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Common traps to avoid when using feature toggles

In a previous blog post I discussed the benefits of feature toggles and how they unlock the ability to have true continuous delivery. As with everything there are certainly ways in which you should not use these or traps to avoid that I wanted to share also.

Aim for short lived toggles

Creating a feature toggle does not come for free, it adds extra branching within the code base and is extra maintenance for all involved. To mitigate this excess cost you should strive to keep feature toggles as short lived as possible. Once the feature has been launched a task should be queued up to remove the touch points of this feature toggle.

A key benefit to keeping them short lived is that we do not allow the code complexity to creep up. It is not that difficult to imagine having several features being developed in parallel that could have some overlap of location within the code base. In this case the developer adding in the second feature needs to implement it on both sides of the feature toggle since they cannot be certain that the previous feature is fully launched as that is the nature of the feature toggles, it could be turned off at any moment.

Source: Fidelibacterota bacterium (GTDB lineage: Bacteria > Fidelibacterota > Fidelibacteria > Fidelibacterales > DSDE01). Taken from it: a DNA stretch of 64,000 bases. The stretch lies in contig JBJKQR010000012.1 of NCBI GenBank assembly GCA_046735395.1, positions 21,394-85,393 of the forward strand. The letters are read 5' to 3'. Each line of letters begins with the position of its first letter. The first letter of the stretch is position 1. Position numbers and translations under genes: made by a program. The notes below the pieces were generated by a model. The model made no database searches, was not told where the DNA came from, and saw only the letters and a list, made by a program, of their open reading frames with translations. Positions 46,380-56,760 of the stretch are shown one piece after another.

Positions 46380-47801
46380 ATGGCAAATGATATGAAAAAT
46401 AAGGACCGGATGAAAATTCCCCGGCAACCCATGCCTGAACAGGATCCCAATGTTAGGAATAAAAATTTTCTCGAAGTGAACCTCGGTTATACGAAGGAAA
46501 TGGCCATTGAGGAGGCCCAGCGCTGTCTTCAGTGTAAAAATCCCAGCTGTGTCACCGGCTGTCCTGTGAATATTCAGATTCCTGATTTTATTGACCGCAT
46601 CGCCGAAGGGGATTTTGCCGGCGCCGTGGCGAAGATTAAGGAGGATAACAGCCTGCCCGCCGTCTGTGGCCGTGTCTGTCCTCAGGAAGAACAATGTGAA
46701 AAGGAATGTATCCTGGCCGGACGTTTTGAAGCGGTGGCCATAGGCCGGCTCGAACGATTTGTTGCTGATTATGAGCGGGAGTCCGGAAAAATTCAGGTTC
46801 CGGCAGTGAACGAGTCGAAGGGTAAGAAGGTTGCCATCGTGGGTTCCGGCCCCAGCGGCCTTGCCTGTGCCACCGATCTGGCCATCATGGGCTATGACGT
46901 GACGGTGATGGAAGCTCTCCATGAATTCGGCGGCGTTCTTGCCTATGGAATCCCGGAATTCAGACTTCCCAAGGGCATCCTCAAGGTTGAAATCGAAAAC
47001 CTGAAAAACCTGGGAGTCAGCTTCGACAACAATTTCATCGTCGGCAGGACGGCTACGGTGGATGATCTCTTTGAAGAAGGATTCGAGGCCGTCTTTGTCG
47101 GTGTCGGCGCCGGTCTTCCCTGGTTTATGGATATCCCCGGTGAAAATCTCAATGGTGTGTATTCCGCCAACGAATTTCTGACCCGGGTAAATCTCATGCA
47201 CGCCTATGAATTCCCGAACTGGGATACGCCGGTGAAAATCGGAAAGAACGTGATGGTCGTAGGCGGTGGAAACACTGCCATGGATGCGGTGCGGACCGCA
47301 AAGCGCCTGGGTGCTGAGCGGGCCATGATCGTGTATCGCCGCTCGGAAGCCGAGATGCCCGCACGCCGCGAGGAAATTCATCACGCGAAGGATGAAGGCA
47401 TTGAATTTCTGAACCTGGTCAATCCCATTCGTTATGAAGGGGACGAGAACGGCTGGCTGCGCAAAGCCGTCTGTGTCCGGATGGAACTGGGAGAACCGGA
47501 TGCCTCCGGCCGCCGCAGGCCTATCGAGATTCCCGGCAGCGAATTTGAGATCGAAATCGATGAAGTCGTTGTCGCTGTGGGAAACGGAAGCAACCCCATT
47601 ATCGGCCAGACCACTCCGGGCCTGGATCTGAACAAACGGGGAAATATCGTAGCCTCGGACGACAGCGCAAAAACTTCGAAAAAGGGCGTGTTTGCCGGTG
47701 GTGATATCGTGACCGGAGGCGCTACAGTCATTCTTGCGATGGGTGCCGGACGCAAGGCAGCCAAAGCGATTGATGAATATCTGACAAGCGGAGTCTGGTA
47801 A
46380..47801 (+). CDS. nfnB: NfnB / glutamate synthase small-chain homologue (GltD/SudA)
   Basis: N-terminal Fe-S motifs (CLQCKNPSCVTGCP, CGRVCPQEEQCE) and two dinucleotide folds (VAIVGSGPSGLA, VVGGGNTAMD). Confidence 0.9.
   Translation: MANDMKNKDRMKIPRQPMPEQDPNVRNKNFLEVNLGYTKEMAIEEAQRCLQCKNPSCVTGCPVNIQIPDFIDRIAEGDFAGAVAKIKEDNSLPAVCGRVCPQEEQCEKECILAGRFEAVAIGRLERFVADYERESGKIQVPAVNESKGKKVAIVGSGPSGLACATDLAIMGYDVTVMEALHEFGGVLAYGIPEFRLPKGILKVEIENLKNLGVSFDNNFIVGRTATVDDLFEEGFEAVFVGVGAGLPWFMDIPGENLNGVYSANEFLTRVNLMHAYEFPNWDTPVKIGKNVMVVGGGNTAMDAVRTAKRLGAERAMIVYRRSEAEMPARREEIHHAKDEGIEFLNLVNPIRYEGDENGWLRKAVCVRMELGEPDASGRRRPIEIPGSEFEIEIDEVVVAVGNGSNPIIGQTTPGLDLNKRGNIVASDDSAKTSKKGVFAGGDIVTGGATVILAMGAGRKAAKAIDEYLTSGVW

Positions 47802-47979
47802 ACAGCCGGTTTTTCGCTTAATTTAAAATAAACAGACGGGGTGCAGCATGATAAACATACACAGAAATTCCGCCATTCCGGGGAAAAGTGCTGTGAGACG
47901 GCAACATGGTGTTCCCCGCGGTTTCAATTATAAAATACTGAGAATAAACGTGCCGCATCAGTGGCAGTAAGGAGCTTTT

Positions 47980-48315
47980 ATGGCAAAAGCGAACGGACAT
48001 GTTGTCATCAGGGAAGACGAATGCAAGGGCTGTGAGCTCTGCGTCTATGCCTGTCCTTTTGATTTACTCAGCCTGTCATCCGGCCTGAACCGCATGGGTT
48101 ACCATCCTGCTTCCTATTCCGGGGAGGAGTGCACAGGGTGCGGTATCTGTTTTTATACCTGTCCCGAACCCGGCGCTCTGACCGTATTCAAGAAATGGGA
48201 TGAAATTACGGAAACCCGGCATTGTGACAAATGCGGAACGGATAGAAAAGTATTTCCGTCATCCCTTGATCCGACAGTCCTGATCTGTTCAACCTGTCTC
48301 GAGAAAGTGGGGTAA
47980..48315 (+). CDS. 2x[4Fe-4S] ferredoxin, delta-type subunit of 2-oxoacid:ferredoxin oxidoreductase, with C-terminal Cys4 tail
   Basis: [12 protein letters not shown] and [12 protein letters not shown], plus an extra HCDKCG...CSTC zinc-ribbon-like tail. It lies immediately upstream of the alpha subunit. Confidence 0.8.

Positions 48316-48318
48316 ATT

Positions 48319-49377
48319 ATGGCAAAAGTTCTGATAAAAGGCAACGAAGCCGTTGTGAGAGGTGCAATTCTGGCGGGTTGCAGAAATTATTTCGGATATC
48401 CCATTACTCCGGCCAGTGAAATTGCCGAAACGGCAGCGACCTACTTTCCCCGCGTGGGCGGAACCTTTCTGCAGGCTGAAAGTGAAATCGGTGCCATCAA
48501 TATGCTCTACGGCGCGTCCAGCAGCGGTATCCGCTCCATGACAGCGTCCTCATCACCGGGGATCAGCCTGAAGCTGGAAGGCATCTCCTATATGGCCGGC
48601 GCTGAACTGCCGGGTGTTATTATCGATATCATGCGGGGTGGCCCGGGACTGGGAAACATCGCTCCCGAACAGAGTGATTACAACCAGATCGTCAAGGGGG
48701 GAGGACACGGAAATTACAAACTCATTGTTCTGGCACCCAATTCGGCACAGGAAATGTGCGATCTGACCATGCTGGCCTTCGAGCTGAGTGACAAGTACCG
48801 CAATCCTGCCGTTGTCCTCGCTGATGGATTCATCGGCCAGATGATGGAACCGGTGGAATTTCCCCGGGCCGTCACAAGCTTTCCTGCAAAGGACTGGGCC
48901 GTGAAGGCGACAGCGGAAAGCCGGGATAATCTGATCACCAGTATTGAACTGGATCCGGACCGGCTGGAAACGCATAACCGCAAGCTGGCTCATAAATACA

Another reason for early removal is that keeping code around that is using the feature toggle well after it has been launched is dead code but dead code that your compiler cannot let you know about. This just bloats your code base and will likely confuse developers not privy to the currently launched state.

A rarer issue is that people may become dependant on the feature toggles to set up the system into a certain state because it exists for so long. Most feature toggle services allow for overrides for specific identifiers which means these can easily be misused and hiding a shortcoming in the system. This is particularly problematic for testing as one can build guidance for getting the system to a certain state based on these feature toggles.

Do not use them as online configuration

Do not do this, please! Whilst these are a very cheap way to manage online configuration they are certainly a very bad way to do it. This is not the purpose of feature toggles as this promotes long lived feature toggles which is discussed above. If you wish to have online configuration with a graphical interface there are many alternatives to do this that are built with this purpose, it is just never good to conflate the purpose of a tool as you don't always know the implications particularly since certain design decisions may have been made based on assumed use cases.

Even more importantly though is now throughout the code base a feature toggle could now be two things, either launching a feature or a configuration manager. As with all things if it is not clear people will misinterpret and make mistakes.

Keep the checks on the feature toggle to as few as possible

This is similar to just diving into writing code before giving it any thought. You should not just add a feature toggle check on a whim but instead should spend some time thinking about the best location for it. The criteria to optimize for the best location would be the following:

The third point I will explain further later, so I will elaborate on the first two. For both of these there is a common theme of reducing the scope of influence the feature toggle has.